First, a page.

It’s Monday morning and Joe gets up at 6:00. He showers, eats breakfast and
makes his way to the train station to catch the 7:20 into Chicago. During the 40-minute train ride, Joe takes out his planner and lists out all of the things that he wants to get done for the week. He writes down all of the people that he needs to call, meetings that he needs to schedule, and reports that he needs to write. By the time the train pulls into Union Station, he has his entire week planned out and is feeling very good about his plan. His 20-minute walk from the train station to his office is pleasant and energizing, and Joe arrives at his office ready to get going on his plan.
“This is a big price tag,” Rhonda said as she looked through Tom’s proposal.
Tom didn’t expect the resistance he was getting from Rhonda, his organization’s vice president. Tom had just been promoted to manager of a small team and was in it to make a splash in the organization. He unveiled a bold proposal to implement new enterprise software that would replace an existing system that had been in place for several years.
“Yes, it’s a high price, but this is leading-edge technology that will help propel us into the future. Our current system uses old technology that will be obsolete. Now is the time to act.”
“But what we have is working and stable,” Rhonda said.
Tom’s frustration grew with Rhonda’s resistance. “Yes, today it’s working, but what about tomorrow?” Tom asked.
Rhonda looked at her watch. “Tom, we’re just about at time. Let me give you a bit of coaching.” Rhonda was big on cultivating her staff and used situations like this as teachable moments.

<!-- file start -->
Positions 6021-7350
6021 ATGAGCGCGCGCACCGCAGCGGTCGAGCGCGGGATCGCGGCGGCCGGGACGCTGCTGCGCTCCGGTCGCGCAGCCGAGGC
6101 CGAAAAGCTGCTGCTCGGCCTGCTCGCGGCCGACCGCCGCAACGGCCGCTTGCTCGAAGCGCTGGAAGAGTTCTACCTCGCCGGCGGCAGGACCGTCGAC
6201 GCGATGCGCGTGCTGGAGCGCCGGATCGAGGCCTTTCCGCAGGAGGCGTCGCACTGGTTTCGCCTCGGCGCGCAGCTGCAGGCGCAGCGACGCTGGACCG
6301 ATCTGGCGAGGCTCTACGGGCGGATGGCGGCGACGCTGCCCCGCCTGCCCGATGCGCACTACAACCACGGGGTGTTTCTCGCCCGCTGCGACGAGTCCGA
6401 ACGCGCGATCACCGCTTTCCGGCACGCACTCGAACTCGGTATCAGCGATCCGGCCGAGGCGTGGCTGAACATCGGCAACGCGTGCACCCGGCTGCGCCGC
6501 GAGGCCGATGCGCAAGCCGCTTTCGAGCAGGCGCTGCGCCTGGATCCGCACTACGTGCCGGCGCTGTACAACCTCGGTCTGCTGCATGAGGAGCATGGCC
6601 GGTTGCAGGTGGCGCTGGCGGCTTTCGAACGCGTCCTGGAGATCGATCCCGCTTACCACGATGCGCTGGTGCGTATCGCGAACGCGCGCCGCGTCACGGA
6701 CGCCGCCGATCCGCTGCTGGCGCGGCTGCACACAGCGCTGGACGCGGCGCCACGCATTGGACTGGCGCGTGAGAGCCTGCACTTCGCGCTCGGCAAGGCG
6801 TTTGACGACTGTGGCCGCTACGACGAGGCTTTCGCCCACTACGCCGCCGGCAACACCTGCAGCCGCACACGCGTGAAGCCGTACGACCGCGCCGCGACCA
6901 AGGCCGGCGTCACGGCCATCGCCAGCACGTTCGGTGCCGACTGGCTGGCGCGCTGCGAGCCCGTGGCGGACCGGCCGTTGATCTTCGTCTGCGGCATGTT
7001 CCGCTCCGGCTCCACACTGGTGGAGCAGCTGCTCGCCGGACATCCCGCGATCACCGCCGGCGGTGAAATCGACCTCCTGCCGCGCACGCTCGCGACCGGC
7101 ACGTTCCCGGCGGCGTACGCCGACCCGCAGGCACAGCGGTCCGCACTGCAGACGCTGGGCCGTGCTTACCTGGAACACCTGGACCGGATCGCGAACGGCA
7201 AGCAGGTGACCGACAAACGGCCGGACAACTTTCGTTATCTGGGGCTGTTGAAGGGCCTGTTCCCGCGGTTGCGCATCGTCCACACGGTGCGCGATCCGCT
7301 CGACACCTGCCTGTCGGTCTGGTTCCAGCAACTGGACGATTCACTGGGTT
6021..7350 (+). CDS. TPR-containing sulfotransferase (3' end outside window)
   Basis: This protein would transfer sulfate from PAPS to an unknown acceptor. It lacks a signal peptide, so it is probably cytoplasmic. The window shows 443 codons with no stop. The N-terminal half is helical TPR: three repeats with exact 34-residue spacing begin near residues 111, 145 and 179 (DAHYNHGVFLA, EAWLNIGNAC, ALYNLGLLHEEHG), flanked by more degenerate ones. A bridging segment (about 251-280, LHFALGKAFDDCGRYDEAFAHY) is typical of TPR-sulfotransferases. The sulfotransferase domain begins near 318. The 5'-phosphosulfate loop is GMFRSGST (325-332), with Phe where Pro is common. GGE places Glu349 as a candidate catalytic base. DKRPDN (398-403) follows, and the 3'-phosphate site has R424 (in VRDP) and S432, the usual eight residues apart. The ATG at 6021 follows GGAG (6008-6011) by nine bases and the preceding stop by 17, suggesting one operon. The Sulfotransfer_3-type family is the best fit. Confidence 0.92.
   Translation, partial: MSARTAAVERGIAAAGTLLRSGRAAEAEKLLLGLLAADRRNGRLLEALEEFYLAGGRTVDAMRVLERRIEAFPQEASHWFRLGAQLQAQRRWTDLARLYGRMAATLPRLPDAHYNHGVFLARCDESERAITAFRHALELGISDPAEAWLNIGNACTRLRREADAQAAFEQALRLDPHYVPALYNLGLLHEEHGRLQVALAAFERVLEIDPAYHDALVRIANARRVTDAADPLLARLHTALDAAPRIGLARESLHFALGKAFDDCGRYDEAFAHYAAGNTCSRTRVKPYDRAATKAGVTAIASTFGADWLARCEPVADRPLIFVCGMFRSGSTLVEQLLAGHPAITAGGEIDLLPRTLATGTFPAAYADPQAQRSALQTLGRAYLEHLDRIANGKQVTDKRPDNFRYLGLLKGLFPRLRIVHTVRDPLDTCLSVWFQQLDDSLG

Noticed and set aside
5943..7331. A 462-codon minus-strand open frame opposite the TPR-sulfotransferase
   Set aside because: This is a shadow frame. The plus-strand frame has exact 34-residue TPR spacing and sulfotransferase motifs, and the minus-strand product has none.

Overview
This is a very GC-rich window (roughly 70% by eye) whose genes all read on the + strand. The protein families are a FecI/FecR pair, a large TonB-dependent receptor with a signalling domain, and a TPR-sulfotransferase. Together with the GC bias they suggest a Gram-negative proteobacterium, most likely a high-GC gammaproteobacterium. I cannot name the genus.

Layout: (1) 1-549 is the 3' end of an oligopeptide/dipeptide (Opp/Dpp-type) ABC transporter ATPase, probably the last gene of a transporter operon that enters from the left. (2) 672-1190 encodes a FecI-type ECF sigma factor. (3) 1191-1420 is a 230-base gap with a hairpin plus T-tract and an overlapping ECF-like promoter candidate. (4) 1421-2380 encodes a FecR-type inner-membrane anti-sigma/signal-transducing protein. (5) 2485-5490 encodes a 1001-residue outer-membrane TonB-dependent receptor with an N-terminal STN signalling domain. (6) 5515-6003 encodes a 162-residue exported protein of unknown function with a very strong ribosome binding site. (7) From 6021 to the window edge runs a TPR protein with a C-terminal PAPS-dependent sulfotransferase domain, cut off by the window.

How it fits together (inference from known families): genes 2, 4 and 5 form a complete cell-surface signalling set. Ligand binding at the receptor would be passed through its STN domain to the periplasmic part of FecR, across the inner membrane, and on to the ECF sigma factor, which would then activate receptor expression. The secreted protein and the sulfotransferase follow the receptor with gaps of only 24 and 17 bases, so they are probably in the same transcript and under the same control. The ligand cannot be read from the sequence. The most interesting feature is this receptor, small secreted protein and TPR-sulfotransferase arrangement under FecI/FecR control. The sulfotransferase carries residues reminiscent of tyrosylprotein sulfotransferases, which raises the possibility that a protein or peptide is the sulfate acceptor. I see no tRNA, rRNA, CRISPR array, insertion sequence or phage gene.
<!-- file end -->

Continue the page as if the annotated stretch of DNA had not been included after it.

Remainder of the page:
“Um, OK,” Tom said.
“I love your passion and creativity. Those attributes will serve you well as you progress in your career. Do you want to know where you missed the mark on this proposal?”
On a recent project my company was working with a frozen seafood manufacturer to help them bring a specialty frozen seafood product to market.
A huge component of getting this project done was the packaging; it had to be eye-popping and appealing while protecting the frozen seafood pieces inside. After a number of design sessions with the packaging manufacturer, we received the finished packaging. What was initially exuberance during the design session turned into disappointment when we saw the finished product. Some of the graphics were a bit blurry, a re-sealable zipper wasn't included, and a clear window to view the contents inside was missing. Our emotions went from disappointment to anger as the manufacturer told us it would be a number of weeks before a new delivery of the packaging could be done. If we took this route, a key delivery to a very important customer of ours wouldn't be met. What a pickle.
My fiction book, The Lawless One and the End of Time, has four main characters who meet at age 14 in Naples, Italy and all grow into globally-recognized figures. One of the characters, Bert Winn, was fascinated with history. He loved the concreteness of historical facts; they either happened or they didn’t. He met and fell in love with Laura, a math major he met in college. He graduated college with a Ph.D. in history and became an acclaimed professor. Bert and Laura married and had a son they named JT. The Winn family became internet celebrities and millions of people subscribed to their online video blog. Subscribers loved to hear their messages of fact, inspiration, and challenge. Their message? An unvarnished, inspirational view of life with Autism Spectrum Disorder.